Calvin Downes, aged 67, from Pontesbury, near Shrewsbury, took this stunning photo - called Sun Shower - at the Quiraing on the Isle of Skye as his camera caught a rainbow of colours shining directly on a sheep.
Retired IT manager Calvin's shot, taken in October 2019, has been shortlisted from the 8,900 that were submitted by more than 3,300 photographers in Weather Photographer of the Year 2021 contest.
The winners of several categories will be decided by members of the public in a vote that opened on Thursday (August 26).
"It's great, fantastic, to be shortlisted," said Calvin who is a member of the Wrekin Arts Photographic Club in Wellington.
"It's not something I expected to happen. I enter lots of competitions for photographers but not usually national ones like this."
He started using a camera at a young age but took it up in earnest when he retired to look after his wife, Susan. Sadly, she died three years ago.
"Taking photographs and then editing them on the computer at home was the ideal hobby as I could be with her," said Calvin.
He puts the secret of good photography down to having a gut instinct for it.
"You just get a feeling that it is going to be good," said Calvin, who admitted to using a less than ideal lens for his shortlisted shot of what he calls “God’s chosen lamb”.
"I didn't have time to change the lens but I knew I had to take the shot."
He said the scene was taken in beautiful light although he had to continually wipe the lens as it was raining so hard.
"I saw the sheep and the rainbow and the colours were exacerbated by the rain on the lens," he said.
But Calvin admits that he hasn't got used to taking pictures with mobile phones.
"I get my finger in the way or something goes wrong," said Calvin, who faced shortlisting competition from photographers across 114 countries.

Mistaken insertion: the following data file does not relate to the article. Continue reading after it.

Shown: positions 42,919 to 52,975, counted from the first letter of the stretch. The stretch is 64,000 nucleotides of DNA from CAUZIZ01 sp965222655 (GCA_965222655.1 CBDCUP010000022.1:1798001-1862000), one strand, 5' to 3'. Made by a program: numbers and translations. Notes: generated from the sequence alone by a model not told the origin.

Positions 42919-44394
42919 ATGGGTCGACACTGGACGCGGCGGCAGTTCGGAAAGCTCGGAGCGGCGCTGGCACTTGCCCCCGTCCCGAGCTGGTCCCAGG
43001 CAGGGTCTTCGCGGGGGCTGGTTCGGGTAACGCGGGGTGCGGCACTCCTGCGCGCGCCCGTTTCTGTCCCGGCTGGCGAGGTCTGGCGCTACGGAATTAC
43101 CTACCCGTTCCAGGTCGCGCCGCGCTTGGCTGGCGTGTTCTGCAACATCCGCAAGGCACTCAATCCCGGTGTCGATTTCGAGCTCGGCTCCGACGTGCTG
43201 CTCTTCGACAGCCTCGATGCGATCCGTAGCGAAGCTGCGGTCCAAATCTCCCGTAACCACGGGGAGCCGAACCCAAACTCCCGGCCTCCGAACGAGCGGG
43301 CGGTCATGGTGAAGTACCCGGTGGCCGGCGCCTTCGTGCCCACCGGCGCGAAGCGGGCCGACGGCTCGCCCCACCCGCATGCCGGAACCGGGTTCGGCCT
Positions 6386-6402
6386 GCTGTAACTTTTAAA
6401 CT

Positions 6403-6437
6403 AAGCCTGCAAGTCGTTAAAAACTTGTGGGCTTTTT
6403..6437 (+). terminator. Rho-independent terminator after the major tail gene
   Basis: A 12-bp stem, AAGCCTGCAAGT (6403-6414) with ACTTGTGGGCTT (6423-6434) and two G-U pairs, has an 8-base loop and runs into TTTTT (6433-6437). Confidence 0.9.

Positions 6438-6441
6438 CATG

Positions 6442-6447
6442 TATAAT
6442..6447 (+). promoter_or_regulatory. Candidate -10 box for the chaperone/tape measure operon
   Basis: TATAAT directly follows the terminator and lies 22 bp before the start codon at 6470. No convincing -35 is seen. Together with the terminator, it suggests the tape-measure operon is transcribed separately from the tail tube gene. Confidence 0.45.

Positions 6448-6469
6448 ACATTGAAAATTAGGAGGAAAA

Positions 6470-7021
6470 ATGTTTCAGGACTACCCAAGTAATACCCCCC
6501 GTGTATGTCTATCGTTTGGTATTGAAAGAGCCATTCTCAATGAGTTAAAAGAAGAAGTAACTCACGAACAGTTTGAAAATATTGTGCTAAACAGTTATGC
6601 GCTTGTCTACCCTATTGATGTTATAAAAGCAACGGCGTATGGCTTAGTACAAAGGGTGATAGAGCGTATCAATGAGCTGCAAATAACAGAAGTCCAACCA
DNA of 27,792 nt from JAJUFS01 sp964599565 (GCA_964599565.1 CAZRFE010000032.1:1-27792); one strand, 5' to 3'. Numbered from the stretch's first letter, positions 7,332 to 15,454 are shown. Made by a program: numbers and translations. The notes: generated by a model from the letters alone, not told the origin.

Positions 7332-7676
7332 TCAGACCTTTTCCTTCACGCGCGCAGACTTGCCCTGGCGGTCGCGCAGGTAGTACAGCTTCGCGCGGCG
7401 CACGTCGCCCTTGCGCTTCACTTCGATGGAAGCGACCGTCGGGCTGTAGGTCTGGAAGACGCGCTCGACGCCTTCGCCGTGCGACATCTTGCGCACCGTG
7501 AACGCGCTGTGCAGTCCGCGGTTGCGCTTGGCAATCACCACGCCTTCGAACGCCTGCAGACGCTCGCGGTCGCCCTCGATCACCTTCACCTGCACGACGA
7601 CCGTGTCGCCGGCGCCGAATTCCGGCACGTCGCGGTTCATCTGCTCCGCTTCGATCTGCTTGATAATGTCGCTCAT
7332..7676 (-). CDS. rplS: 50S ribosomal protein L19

Liz Bentley, chief executive of the Royal Meteorological Society, said after six years the annual competition "never fails to amaze me".
"Weather and climate is something that we all share, but the drama, as well as the beauty of this force of nature, is something that can be truly unique to specific parts of the world.
"It’s a privilege to be able to share in those moments as we look through the entries. Many of the photographers capture it so beautifully that you almost feel as if you were there.”
And Jesse Ferrell, senior weather editor at AccuWeather said: “As always, I was very impressed with the quality and calibre of submissions to this year’s competition. These photographs, whether taken on a DSLR or someone's mobile, represented the shared global appreciation for the beauty of weather and the sheer creativity of this growing community."
Winners will be announced at RMetS WeatherLive: From One Extreme to Another. This online event aimed at weather enthusiasts will explore and discuss a range of weather extremes that have occurred over the past year, from extreme heat, wildfires and drought, to flooding and storms. It takes place on Saturday October 16.
A calendar featuring all the winners and finalists of Weather Photographer of the Year 2021 will go on sale via the RMetS online shop later this year.
The winners will receive a year’s free membership of the Royal Meteorological Society, £500 cash and a $350 voucher.
The Royal Meteorological Society's Weather Photographer of the Year 2021 voting results will be announced on October 16. Across all categories there are 21 finalists. Categories now include one for mobile phones.
To see the shortlisted images and vote for your favourite, visit photocrowd.com/wpotyvote. Voting closes on September 23 at midnight (BST).